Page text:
Tag Archives: united states


Here in America we spend an awful lot of time discussing our rights, and not nearly as much time discussing the obligations we should meet in exchange for those rights. There's now a movement afoot to try and change that, as outlined by EJ Dionne in his column at the Washington Post:

And here is the sentence we often forget: “And for the support of this Declaration, with a firm reliance on the protection of Divine Providence, we mutually pledge to each other our Lives, our Fortunes and our Sacred Honor.”

This, the very last sentence of the document, is what makes the better-remembered sentence possible. One speaks of our rights. The other addresses our obligations. The freedoms we cherish are self-evident but not self-executing. The Founders pledge something “to each other,” the commonly overlooked clause in the Declaration’s final pronouncement…

Last week, the Aspen Institute gathered a politically diverse group of Americans under the banner of the “Franklin Project,” named after Ben, to declare a commitment to offering every American between the ages of 18 and 28 a chance to give a year of service to the country. The opportunities would include service in our armed forces but also time spent educating our fellow citizens, bringing them health care and preventive services, working with the least advantaged among us, and conserving our environment…

The call for universal, voluntary service is being championed by retired U.S. Army Gen. Stanley McChrystal, in league with two of the country’s foremost advocates of the cause, John Bridgeland, who served in the George W. Bush administration, and Alan Khazei, co-founder of City Year, one of the nation’s most formidable volunteer groups. The trio testifies to the non-ideological and nonpartisan nature of this cause, as did a column last week endorsing the idea from Michael Gerson, my conservative Post colleague.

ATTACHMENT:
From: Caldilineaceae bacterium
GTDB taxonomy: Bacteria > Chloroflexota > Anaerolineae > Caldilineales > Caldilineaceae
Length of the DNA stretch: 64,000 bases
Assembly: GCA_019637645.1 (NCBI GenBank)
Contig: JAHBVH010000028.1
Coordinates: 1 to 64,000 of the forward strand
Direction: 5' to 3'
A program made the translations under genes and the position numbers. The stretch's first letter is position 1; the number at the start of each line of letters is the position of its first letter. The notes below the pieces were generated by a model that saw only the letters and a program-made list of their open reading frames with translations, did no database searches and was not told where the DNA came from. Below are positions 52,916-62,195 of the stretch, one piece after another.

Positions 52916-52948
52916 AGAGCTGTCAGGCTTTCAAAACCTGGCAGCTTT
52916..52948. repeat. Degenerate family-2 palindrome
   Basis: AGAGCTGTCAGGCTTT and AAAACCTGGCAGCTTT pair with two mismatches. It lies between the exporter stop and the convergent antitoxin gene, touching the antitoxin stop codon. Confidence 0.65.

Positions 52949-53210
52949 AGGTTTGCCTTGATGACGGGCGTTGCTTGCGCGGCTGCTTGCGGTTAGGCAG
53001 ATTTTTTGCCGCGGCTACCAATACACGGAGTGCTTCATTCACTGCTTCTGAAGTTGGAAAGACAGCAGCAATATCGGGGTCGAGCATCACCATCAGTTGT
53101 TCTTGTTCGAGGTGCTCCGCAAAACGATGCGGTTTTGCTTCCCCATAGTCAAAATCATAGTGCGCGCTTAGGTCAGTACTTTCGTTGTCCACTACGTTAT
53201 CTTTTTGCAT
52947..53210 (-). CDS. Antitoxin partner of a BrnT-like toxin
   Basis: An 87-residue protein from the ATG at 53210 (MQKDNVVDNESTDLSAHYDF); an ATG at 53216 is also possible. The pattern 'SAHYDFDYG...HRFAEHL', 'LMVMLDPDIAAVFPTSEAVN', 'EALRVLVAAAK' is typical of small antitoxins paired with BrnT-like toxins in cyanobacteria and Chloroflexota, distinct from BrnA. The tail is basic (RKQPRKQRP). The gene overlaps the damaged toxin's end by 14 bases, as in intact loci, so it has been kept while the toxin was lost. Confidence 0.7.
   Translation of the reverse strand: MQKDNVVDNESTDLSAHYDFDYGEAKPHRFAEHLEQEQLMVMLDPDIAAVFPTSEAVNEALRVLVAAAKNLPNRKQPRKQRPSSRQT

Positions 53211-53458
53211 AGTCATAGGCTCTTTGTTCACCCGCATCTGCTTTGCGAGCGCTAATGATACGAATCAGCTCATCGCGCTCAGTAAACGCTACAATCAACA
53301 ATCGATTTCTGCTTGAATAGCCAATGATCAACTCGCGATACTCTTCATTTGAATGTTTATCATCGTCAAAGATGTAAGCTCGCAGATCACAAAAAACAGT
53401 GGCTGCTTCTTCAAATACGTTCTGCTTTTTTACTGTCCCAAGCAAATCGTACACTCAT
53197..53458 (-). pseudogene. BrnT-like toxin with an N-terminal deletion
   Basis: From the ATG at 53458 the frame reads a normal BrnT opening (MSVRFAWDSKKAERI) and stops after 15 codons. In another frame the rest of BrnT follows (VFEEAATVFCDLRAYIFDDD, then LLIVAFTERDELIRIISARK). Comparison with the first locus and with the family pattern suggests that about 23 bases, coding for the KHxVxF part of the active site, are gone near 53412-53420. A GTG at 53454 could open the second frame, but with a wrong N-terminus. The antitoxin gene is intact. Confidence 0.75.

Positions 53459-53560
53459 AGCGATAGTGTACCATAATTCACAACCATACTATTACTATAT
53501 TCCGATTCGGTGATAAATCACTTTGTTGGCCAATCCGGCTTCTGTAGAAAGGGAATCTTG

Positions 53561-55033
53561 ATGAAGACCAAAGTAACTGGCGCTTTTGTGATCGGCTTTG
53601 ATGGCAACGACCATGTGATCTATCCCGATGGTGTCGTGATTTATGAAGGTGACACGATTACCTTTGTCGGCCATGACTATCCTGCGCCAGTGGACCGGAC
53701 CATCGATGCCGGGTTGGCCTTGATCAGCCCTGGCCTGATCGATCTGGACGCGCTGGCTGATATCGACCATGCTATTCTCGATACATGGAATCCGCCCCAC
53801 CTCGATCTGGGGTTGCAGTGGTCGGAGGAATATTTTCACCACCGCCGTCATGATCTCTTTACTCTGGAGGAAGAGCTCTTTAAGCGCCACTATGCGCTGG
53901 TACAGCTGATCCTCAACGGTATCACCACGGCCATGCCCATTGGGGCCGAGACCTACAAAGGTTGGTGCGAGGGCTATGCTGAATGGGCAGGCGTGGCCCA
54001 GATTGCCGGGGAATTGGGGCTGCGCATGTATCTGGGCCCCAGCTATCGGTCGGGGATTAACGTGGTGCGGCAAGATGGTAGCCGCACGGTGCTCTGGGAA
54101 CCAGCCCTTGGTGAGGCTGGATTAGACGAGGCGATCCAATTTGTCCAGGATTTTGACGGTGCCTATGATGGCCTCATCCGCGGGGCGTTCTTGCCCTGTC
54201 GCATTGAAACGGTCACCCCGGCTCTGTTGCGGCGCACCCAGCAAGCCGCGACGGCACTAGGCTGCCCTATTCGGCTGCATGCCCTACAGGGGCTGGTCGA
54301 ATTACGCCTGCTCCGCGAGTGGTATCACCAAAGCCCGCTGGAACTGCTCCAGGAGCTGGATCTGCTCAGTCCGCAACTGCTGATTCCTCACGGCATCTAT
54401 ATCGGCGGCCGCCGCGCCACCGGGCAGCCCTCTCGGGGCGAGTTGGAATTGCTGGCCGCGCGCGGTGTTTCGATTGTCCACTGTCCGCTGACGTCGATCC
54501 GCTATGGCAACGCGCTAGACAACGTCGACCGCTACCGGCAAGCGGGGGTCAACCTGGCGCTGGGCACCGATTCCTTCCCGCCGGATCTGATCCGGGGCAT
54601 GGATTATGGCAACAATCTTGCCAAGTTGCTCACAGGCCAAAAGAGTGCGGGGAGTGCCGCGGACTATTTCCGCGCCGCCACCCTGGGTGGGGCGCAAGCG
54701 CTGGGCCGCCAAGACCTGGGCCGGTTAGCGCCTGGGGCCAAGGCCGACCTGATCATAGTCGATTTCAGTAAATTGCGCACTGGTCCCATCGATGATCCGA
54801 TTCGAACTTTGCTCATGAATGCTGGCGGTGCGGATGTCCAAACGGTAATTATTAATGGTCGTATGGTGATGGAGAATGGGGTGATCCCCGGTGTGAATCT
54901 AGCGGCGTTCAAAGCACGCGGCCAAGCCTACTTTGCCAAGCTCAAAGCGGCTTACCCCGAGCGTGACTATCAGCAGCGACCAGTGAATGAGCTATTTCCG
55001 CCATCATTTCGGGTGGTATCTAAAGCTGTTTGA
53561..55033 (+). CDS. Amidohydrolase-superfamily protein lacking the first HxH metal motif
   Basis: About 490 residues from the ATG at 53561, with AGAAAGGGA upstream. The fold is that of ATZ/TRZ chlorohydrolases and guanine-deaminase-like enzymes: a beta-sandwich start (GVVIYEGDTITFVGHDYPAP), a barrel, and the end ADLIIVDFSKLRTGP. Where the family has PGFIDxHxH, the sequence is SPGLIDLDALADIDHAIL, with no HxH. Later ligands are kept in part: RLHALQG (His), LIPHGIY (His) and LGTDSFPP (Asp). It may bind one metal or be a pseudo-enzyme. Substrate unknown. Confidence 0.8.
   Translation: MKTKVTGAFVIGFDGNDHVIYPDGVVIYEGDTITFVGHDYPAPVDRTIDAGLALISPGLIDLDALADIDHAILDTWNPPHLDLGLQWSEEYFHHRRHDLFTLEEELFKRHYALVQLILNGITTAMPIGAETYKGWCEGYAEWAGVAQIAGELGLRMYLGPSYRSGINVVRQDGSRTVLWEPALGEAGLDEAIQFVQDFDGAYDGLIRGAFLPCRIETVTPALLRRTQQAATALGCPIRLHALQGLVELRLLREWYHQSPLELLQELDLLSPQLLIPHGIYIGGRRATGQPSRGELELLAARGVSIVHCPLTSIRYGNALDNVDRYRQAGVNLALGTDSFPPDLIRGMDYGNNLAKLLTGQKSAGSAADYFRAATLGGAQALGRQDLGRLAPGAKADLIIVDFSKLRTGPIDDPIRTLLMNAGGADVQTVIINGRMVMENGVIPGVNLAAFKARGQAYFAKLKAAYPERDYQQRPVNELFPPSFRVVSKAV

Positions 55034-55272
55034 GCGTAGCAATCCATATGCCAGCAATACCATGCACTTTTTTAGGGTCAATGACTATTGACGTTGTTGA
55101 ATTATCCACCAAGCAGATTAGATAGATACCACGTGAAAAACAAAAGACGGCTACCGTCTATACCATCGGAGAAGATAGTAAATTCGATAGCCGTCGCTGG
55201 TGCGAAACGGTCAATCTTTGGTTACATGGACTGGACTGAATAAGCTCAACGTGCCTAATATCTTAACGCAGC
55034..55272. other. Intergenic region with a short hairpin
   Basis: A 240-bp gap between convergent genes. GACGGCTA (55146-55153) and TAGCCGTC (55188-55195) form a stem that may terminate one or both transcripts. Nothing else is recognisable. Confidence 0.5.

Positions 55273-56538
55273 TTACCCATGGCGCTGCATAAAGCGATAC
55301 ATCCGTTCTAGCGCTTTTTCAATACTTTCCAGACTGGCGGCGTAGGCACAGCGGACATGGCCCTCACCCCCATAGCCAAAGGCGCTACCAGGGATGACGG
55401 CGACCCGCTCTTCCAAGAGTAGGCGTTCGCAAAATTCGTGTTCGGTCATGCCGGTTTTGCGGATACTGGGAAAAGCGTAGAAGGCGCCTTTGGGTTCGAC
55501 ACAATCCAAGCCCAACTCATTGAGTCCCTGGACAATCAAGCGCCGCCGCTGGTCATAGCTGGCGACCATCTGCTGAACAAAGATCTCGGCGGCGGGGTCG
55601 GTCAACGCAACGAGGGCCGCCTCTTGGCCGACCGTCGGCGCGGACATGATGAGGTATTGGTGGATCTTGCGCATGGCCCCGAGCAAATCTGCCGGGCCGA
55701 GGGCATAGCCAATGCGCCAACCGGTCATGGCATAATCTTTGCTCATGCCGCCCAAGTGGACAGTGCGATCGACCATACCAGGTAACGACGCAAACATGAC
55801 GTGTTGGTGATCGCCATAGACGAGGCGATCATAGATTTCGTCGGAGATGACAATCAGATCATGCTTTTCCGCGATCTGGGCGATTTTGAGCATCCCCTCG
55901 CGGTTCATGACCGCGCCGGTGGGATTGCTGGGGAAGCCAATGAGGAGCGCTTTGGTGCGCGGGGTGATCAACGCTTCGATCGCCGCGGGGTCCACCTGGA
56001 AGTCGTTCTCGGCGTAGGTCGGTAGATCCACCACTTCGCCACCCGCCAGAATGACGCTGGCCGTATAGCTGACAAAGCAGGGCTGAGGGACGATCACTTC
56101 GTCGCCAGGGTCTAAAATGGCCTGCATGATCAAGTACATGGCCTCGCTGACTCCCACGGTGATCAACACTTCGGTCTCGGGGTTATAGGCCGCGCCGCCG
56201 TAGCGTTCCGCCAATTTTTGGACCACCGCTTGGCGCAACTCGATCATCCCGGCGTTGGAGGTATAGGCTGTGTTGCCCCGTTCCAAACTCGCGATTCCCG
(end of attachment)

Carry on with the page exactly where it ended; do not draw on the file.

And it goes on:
The Coming Collapse of the Middle Class

Below is a video of a speech Elizabeth Warren gave at the University of California about the stress on today's middle class families.  She provides lots of interesting data, but what I found most compelling was her comparison of a middle class family of four (two parents, two kids) in 1970 and 2003:

  • In 1970 most families had a single earner, in 2003 the vast majority were two-income families.
  • Average incomes were up in 2003 compared to 1970 due to the second worker, but fixed expenses (mortgage, health care, taxes, child care, cars) were 50% in 1970 and rose to 75% in 2003.
  • Discretionary expenses for items like clothes and food actually went down significantly between 1970 and 2003.  

It's a long video (almost an hour), but it really is worth a look to see how much pressure is on the middle class these days.  Even if you aren't a fan of Warren's it is still worth watching to get a sense of how things have changed in just one generation.

Last point I'll make is that this speech was given in 2007, before the economy tanked. I wonder how some of these numbers would look now.